Market Visions: Expenditure Surveys, Market Research, and Economic Planning in the New Deal
Thomas A. Stapleford
University of Notre Dame
Journal of American History, Vol. 94, No. 2, pp. 418-444, September 2007
This essay examines the empirical research into consumer demand that underpinned the consumption-based political economy of the later New Deal. My focus is the Study of Consumer Purchases, a major federal investigation into family income and expenditures conducted during 1935-36. I explain how the objectives of this project differed from earlier, more familiar "cost-of-living" studies, how it fit with statist versions of economic planning during the 1930s, and why it largely failed to aid left-wing economic programs but instead proved a long-term boon to advertisers and market research professionals. An online version of the essay is available at the History Cooperative for anyone with an individual or institutional subscription to the Journal of American History.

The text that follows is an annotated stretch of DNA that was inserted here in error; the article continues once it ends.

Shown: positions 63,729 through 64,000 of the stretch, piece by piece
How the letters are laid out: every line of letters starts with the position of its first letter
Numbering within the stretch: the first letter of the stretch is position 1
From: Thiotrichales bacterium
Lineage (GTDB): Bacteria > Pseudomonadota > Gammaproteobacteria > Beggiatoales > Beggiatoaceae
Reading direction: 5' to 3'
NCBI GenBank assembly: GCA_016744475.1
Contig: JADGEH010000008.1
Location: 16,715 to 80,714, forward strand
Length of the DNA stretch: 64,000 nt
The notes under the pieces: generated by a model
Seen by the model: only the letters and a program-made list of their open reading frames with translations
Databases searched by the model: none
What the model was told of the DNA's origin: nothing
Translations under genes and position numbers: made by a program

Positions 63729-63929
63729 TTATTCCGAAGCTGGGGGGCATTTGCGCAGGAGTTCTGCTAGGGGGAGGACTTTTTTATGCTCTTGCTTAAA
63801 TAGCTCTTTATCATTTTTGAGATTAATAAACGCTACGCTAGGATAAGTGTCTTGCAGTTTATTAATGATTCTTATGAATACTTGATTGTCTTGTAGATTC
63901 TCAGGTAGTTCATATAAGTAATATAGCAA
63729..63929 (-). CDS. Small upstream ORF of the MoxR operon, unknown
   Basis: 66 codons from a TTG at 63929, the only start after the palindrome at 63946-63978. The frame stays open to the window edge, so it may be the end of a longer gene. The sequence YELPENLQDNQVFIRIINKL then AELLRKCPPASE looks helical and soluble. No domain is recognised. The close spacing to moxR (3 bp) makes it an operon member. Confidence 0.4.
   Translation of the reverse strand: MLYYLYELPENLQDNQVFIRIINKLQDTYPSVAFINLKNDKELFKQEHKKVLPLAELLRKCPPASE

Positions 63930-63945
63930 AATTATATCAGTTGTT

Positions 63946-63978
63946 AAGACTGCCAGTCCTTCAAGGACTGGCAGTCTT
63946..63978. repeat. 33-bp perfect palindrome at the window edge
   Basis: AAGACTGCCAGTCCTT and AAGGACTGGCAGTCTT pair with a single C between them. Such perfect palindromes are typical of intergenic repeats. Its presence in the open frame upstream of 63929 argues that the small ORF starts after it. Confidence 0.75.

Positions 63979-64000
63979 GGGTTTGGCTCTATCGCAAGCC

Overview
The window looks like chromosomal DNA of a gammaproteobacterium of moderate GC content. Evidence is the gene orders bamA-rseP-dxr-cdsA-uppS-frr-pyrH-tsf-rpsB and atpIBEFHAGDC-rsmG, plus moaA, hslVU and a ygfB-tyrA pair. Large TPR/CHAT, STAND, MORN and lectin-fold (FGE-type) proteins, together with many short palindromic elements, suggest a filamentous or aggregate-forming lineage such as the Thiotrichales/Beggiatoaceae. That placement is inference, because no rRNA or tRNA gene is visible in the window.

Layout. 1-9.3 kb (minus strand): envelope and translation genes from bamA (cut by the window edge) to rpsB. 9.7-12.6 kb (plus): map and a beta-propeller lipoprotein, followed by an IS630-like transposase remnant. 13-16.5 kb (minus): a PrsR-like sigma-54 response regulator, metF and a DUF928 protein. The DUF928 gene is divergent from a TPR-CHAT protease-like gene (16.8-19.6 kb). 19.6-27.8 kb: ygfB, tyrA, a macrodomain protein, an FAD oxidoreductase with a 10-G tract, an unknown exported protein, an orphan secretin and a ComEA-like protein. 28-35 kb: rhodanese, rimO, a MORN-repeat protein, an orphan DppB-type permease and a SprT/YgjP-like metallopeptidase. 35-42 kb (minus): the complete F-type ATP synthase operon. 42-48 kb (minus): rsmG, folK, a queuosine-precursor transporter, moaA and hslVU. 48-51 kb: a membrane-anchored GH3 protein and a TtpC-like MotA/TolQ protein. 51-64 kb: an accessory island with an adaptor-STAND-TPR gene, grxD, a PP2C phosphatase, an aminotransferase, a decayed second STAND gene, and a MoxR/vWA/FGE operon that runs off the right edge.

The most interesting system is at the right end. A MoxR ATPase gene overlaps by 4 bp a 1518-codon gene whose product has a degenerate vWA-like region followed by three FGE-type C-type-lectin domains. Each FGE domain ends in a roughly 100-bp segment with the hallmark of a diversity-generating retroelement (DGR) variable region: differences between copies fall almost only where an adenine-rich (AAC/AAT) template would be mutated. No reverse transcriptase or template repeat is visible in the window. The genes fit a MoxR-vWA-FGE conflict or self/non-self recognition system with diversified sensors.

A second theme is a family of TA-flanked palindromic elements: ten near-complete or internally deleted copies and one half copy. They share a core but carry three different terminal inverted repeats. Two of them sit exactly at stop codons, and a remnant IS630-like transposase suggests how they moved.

Keywords: expenditure surveys, market research, economic planning, New Deal
JEL Classification: B23, B25Accepted Paper Series
Date posted: October 25, 2007 ; Last revised: January 15, 2008
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